Now the second triad refers to a doubt that such a thing could ever be. “The voice said, cry.  A companion said, What shall I cry?  All flesh is grass, the goodliness thereof is as the flower of the field: the grass withereth, the flower fadeth: The spirit of the Lord bloweth upon us: surely the people is grass” [Isaiah 40:6-7].  How could such a mighty thing ever come to pass?  The transiency of all things, human and earthly, it’s like grass.  “The grass withereth, the flower fadeth, but the word and the promise of our God shall endure and stand forever” [Isaiah 40:8].  That second triad is an avowal that the prophecy is sure.  It will certainly come to pass.  It is true.  God admits the transiency of all things mundane, and terrestrial, and human, and mortal.  We’re just like grass, and the houses we build, and the nations we build, and the cities we build, and institutions we build are all like grass: they fade and decay away, but not the word of God, not the promise of the Lord. 

The next sermon I preach here will be entitled My Favorite Text.  Isaiah 40:8: “The grass withereth,” that’s right, “the flower fadeth,” that’s correct, “but the word of our God shall stand forever.”  It will surely come; God will visit us. 

And the third triad: a voice cries, the third voice, “O Zion, that bringest good tidings, get thee up into the high mountain; O Jerusalem, that bringest good tidings, lift up thy voice with strength; lift it up, be not afraid, say unto the cities of Judah” [Isaiah 40:9], and then comes a triad of beholds: “Behold your God!” [Isaiah 40:9].  Look upon Him, born in a manger [Luke 2:7-16]. Look upon Him, preaching the gospel to the people [Luke 4:43].  Look upon Him, dying for our sins [Matthew 27:26-50].  Look upon Him, laid in the tomb [Matthew 27:57-60].  Look upon Him, raised from the dead [Matthew 28:5-7].  Look upon Him, ascending into heaven [Acts 1:9-10], our great Mediator and Intercessor [Romans 8:34].  Look upon Him, coming again in power and in glory [Luke 21:27].  Look at that triad, “Behold your God!” [Isaiah 40:9]. The second one: “Behold, the Lord God will come with strong hand and His arm,” that always refers to redemption, “and His arm shall rule for Him” [Isaiah 40:10], coming as a great conqueror in mighty power.  Look at the third behold in the triad:  “Behold, His rewared is with Him, and His work before Him” [Isaiah 40:10], Revelation 22:12, “My reward is with Me, I come quickly.”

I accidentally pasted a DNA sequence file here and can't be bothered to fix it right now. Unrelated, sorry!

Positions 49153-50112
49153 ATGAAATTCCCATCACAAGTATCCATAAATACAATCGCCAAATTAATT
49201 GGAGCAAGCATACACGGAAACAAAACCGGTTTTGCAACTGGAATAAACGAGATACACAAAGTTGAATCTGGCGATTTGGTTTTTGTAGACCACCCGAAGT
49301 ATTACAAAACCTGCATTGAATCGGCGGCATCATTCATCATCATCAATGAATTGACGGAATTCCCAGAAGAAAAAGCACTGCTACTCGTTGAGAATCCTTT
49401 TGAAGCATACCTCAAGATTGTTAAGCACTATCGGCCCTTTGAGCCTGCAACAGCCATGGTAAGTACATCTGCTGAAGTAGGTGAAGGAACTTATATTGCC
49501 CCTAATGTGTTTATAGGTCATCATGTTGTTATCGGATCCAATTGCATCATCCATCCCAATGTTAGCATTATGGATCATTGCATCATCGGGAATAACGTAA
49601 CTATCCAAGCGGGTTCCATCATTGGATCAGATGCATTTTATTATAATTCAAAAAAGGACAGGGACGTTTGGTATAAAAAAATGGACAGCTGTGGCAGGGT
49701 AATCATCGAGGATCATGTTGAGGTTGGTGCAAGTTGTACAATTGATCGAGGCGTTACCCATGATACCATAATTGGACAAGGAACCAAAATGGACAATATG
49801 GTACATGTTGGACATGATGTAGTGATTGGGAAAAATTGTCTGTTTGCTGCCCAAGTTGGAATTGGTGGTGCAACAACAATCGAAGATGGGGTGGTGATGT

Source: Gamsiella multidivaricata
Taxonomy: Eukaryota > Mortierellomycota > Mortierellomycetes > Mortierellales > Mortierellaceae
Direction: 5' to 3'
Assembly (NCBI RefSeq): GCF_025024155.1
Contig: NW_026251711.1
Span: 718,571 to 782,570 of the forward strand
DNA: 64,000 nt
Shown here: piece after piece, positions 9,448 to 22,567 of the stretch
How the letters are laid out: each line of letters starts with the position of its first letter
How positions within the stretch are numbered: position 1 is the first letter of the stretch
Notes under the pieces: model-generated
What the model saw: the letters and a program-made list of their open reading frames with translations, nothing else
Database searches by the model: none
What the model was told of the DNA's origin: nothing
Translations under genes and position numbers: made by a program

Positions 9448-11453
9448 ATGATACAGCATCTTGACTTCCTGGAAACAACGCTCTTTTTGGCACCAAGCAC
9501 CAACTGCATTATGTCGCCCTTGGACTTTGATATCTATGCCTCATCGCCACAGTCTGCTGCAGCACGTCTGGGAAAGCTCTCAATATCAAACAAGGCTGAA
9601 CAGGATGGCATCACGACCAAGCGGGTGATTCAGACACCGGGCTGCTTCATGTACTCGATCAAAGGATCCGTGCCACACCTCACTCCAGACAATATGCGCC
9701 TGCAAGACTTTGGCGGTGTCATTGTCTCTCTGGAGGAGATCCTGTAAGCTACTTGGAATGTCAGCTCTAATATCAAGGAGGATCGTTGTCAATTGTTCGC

But look, not only as a conqueror does He come, not only as a great, mighty king does He come, He comes as a gentle shepherd, “He shall feed His flock like a shepherd: He shall gather the lambs with His arms, carry them in His bosom, and shall gently lead those that are with young” [Isaiah 40:11].   Our great God, our mighty King, our coming Lord is also a tender and gentle shepherd.  He knows all about us and still loves us.  He has seen every sin we ever committed, and forgives us.  And in our need and despair, He comforts us and strengthens us.  This is our Lord, and this is the prophecy of His coming. 

Oh, why shouldn’t we sing and praise His name?  Why shouldn’t we love Him and worship Him and adore Him?  Why shouldn’t we give Him the issue of our hearts, of our lives, of the work of our hands, of the devotion of our souls?  Oh, blessed be the name of the Lord!

We stand now in a moment to sing our hymn of appeal.  And while we sing it, in the balcony round, on this lower floor, down one of these stairways, walking down one of these aisles, “Today I receive Christ as my Savior.  I open my heart God-ward and heavenward, and I invite the Lord to dwell in my soul.”  A family you, coming into the fellowship of the church, a couple you, or just one somebody you, while we sing the appeal, on the first note of the first stanza, come.  Make it now, do it now, while we stand and while we sing.

 

 

COMFORT MY PEOPLE

Dr. W. A. Criswell

Isaiah 40:1-11

12-14-75

I.          Introduction

A.  First part of Isaiah full of judgment

B.  Isaiah is sent with a message of hope

II.         His call of comfort

A. “Comfort ye”

B. “Saith your God”

C. “Speak tenderly”

III.       Assurance of forgiveness

A. “Her warfare is accomplished”

B. “Iniquity pardoned”

C. “Received double”

IV.       Triad of strophes

A.  A celestial voice

B.  The Word stands forever

C.  An address to the people

V.        Triad of “Beholds”

A.  Behold your God

B.  Behold He comes with strong arm

C.  Behold His reward is with Him